Whoever Exalts Himself Will Be Humbled

Over the last couple of days, we have heard Jesus speak in parables to the chief priest, scribes and Pharisees. In today’s Gospel from St. Matthew, Jesus criticizes the behavior of the scribes and Pharisees in much more direct terms.

They tie up heavy burdens hard to carry and lay them on people’s shoulders,but they will not lift a finger to move them. All their works are performed to be seen. They widen their phylacteries and lengthen their tassels. They love places of honor at banquets, seats of honor in synagogues, greetings in marketplaces, and the salutation “Rabbi.”

I’m guessing if we look around, we can find many examples of people behaving like the scribes and Pharisees Jesus criticized. I’m also guessing that if we examine our own behavior, we can find examples of the same.

Jesus offers a clear instruction as an alternative to the behavior he criticizes: “As for you, do not be called ‘Rabbi.’ You have but one teacher, and you are all brothers. Call no one on earth your father; you have but one Father in heaven. Do not be called ‘Master’; you have but one master, the Christ. The greatest among you must be your servant. Whoever exalts himself will be humbled; but whoever humbles himself will be exalted.”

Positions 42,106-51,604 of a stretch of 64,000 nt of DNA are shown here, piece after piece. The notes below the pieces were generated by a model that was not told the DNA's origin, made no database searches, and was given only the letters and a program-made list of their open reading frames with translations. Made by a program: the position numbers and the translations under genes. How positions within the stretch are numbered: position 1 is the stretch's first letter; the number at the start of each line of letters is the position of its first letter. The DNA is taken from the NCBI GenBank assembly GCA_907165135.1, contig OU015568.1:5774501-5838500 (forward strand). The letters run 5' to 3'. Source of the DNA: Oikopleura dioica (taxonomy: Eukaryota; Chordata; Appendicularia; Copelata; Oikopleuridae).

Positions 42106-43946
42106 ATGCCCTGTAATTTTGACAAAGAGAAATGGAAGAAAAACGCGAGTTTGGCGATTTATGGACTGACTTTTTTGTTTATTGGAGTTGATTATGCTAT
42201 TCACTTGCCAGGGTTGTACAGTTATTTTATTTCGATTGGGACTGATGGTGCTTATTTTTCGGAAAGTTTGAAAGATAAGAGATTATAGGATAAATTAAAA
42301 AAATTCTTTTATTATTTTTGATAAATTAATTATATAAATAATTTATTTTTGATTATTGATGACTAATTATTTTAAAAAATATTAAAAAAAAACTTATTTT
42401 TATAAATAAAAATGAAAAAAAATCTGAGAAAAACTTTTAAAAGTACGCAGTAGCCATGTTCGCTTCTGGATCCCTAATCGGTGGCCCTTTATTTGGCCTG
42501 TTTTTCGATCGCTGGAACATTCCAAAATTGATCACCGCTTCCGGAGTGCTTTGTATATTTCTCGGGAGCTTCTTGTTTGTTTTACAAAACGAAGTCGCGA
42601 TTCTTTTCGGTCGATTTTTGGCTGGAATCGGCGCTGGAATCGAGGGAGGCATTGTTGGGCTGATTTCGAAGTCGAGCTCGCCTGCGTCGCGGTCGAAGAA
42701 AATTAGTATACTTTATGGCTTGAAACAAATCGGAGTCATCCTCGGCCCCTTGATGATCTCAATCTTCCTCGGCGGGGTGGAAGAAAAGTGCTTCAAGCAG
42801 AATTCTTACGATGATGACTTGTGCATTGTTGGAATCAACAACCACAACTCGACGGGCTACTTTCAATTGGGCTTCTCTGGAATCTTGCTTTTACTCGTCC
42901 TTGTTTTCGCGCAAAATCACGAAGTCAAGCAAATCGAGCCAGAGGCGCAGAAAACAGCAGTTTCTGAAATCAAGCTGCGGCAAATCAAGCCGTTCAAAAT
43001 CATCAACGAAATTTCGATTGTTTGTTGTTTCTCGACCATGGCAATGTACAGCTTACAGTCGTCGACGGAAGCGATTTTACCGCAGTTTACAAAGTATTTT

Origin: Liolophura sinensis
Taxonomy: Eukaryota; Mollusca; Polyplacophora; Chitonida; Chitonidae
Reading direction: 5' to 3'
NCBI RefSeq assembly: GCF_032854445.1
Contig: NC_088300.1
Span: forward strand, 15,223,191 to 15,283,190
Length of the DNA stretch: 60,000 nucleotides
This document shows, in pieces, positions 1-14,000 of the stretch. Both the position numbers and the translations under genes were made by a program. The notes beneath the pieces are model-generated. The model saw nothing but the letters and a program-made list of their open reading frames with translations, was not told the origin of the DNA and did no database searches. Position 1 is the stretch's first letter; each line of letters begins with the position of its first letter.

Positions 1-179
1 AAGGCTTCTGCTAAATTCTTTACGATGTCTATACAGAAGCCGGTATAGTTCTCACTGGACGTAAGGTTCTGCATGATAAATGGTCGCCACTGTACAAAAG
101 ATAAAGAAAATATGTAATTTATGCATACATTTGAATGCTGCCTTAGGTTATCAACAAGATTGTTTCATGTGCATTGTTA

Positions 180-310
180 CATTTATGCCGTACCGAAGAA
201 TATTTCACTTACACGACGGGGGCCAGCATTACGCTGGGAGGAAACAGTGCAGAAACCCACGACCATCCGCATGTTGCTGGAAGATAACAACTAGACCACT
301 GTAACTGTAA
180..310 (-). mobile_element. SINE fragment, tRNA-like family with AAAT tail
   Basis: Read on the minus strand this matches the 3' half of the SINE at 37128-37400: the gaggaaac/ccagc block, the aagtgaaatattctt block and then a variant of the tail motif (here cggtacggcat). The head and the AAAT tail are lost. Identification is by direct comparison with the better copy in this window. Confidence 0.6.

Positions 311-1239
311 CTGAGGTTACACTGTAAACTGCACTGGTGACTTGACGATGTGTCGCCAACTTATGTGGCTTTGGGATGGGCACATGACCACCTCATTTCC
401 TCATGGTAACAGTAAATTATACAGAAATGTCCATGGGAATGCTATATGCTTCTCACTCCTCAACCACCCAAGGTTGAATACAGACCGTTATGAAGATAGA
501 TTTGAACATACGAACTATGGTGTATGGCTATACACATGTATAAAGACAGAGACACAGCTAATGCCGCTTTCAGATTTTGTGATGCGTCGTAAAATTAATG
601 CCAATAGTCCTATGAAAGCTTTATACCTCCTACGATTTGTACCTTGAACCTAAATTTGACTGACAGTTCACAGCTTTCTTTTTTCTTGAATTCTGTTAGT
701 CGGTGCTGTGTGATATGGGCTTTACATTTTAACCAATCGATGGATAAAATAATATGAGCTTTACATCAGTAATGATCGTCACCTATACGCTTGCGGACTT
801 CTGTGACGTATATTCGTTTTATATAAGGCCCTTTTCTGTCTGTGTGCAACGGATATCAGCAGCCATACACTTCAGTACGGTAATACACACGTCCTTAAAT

Humility is not a trait that is particularly valued in our society. Rather, we live in a society that prizes a lot of things that have to do with the self: self-reliance, self- confidence, self-expression, self-centeredness. We talk about my achievements, my talents, the things I have earned. We prize our ability to take care of ourselves, to run things according to our own vision and plan.

But Jesus calls us to a humility. First in recognizing our dependence on God, our “one Father in heaven.” Second in our dealings with each other.

As challenging as is the command to love one another with the radical love that Jesus shows for all of us, I think the command to be humble is equally challenging. It is not about forcing ourselves to behave in a particular way. It is about internalizing the reality of our relationship with God and with one another.